City to invest in startups

Can a $50,000 loan convince a promising technology startup to locate in Providence for at least a year, maybe permanently? More

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City to invest in startups

SPRINGBOARD: From left: Allan Tear, Jack Templin and Owen Johnson, above in a 2010 photo, are the founders of startup-accelerator program Betaspring.
Posted 11/28/11

Can a $50,000 loan convince a promising technology startup to locate in Providence for at least a year, maybe permanently?

The city and three prominent Rhode Island investment groups think it can and are already in late-stage talks with as many as nine emerging entrepreneurs interested in the newly launched Providence Innovation Investment Program.

The program, established with a $1 million grant from the U.S. Department of Housing and Urban Development, is designed to leverage the bets already being made in emerging companies by Rhode Island investor-accelerators Betaspring, Slater Technology Fund and Cherrystone Angel Group.

Under the program, the startups and early-stage companies those three partners are mentoring or investing in will be eligible for the $50,000 loans, which are conditional on the companies locating in Providence for at least a year.

While many other cities in the country have business incubators, mentoring programs and privately run investment funds, Providence officials believe this new program is unique in the way it uses public capital to harness private expertise.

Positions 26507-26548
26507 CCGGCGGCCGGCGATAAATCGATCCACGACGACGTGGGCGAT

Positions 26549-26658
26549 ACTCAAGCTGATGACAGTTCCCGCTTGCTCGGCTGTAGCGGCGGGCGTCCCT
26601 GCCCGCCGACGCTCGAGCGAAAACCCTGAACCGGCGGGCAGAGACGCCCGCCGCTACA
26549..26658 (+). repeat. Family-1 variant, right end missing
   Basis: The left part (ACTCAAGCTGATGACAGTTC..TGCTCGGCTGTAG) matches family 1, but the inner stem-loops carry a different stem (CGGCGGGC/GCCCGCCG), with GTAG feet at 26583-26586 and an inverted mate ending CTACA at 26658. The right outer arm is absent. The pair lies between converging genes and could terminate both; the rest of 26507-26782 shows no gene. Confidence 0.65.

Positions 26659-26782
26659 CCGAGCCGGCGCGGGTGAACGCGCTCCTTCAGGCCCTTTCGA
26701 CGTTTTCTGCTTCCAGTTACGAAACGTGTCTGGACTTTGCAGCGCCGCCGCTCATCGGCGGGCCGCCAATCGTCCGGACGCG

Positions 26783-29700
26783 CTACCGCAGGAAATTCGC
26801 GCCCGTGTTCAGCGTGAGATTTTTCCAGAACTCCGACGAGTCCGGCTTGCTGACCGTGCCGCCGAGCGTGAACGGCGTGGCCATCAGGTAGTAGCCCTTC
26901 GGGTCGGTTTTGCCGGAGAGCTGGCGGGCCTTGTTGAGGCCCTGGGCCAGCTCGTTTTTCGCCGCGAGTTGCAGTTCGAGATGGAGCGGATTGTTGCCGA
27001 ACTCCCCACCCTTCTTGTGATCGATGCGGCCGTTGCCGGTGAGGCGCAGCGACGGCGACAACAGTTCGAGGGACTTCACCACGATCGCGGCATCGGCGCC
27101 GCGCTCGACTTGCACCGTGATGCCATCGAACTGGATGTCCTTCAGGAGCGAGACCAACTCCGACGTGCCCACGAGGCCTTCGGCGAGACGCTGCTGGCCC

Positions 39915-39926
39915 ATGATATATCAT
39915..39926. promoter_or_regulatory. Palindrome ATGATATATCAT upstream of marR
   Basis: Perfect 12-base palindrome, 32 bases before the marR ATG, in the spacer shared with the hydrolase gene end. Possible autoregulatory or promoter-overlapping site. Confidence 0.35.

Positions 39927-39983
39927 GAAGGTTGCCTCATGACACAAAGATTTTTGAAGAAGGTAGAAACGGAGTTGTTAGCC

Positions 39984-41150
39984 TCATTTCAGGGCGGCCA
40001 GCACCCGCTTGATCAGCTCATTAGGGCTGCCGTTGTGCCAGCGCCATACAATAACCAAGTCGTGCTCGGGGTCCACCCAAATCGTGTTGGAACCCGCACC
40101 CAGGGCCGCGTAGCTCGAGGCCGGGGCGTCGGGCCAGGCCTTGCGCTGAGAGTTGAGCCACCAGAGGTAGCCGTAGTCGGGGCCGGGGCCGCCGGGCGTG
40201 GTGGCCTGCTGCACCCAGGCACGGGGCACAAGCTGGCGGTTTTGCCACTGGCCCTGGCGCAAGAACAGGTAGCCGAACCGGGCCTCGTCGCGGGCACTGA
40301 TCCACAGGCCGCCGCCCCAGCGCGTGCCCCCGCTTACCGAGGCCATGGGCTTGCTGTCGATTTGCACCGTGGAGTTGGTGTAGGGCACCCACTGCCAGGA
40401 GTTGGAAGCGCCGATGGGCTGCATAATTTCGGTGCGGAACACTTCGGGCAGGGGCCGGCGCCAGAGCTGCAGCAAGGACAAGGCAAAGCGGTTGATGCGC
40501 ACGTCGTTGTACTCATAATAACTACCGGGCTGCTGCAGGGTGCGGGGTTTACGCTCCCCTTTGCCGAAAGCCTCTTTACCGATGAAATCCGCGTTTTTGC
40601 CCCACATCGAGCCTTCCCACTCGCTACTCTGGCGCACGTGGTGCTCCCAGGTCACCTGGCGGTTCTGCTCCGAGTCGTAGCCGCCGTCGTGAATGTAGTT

“They have experience weeding out companies on the startup level,” said Providence Economic Development Director James Bennett about the role of the three investment groups in the Innovation Investment Program. “They come from the venture world and can move a lot quicker than we can.”

The first companies eligible for loans under the program are the 11 that graduated from Betaspring’s 12-week mentorship program this summer.

Depending on how many of those companies accept, a large chunk of the initial $1 million federal grant could soon be accounted for, but Bennett said he envisions going back to HUD for additional grants so the loan program can be extended to future Betaspring classes and however many companies invested in by Slater fund and Cherrystone are interested.

“Certainly if we get these out with alacrity, we can go back and ask for more,” Bennett said. “I think it will take several months [to invest the money] but now that the program has gone viral, we will see.”

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